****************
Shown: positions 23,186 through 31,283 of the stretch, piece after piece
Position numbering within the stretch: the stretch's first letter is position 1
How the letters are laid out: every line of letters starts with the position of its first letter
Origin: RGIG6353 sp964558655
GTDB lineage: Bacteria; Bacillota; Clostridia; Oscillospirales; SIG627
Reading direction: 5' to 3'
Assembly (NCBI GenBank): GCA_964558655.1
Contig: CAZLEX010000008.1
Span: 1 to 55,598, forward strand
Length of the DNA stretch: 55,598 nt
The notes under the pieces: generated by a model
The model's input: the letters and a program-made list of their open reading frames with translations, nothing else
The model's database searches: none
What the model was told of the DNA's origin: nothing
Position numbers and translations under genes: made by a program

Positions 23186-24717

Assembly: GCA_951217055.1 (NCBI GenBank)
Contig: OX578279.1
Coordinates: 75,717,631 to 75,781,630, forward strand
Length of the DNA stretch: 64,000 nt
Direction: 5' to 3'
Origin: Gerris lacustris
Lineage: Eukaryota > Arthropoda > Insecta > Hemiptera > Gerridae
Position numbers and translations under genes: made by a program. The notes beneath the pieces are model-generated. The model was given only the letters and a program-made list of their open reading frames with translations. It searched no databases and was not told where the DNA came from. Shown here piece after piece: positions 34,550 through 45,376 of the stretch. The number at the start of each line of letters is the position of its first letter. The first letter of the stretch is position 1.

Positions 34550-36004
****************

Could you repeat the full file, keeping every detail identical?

Shown: positions 23,186 through 31,283 of the stretch, piece after piece
Position numbering within the stretch: the stretch's first letter is position 1
How the letters are laid out: every line of letters starts with the position of its first letter
Origin: RGIG6353 sp964558655
GTDB lineage: Bacteria; Bacillota; Clostridia; Oscillospirales; SIG627
Reading direction: 5' to 3'
Assembly (NCBI GenBank): GCA_964558655.1
Contig: CAZLEX010000008.1
Span: 1 to 55,598, forward strand
Length of the DNA stretch: 55,598 nt
The notes under the pieces: generated by a model
The model's input: the letters and a program-made list of their open reading frames with translations, nothing else
The model's database searches: none
What the model was told of the DNA's origin: nothing
Position numbers and translations under genes: made by a program

Positions 23186-24717

Assembly: GCA_951217055.1 (NCBI GenBank)
Contig: OX578279.1
Coordinates: 75,717,631 to 75,781,630, forward strand
Length of the DNA stretch: 64,000 nt
Direction: 5' to 3'
Origin: Gerris lacustris
Lineage: Eukaryota > Arthropoda > Insecta > Hemiptera > Gerridae
Position numbers and translations under genes: made by a program. The notes beneath the pieces are model-generated. The model was given only the letters and a program-made list of their open reading frames with translations. It searched no databases and was not told where the DNA came from. Shown here piece after piece: positions 34,550 through 45,376 of the stretch. The number at the start of each line of letters is the position of its first letter. The first letter of the stretch is position 1.

Positions 34550-36004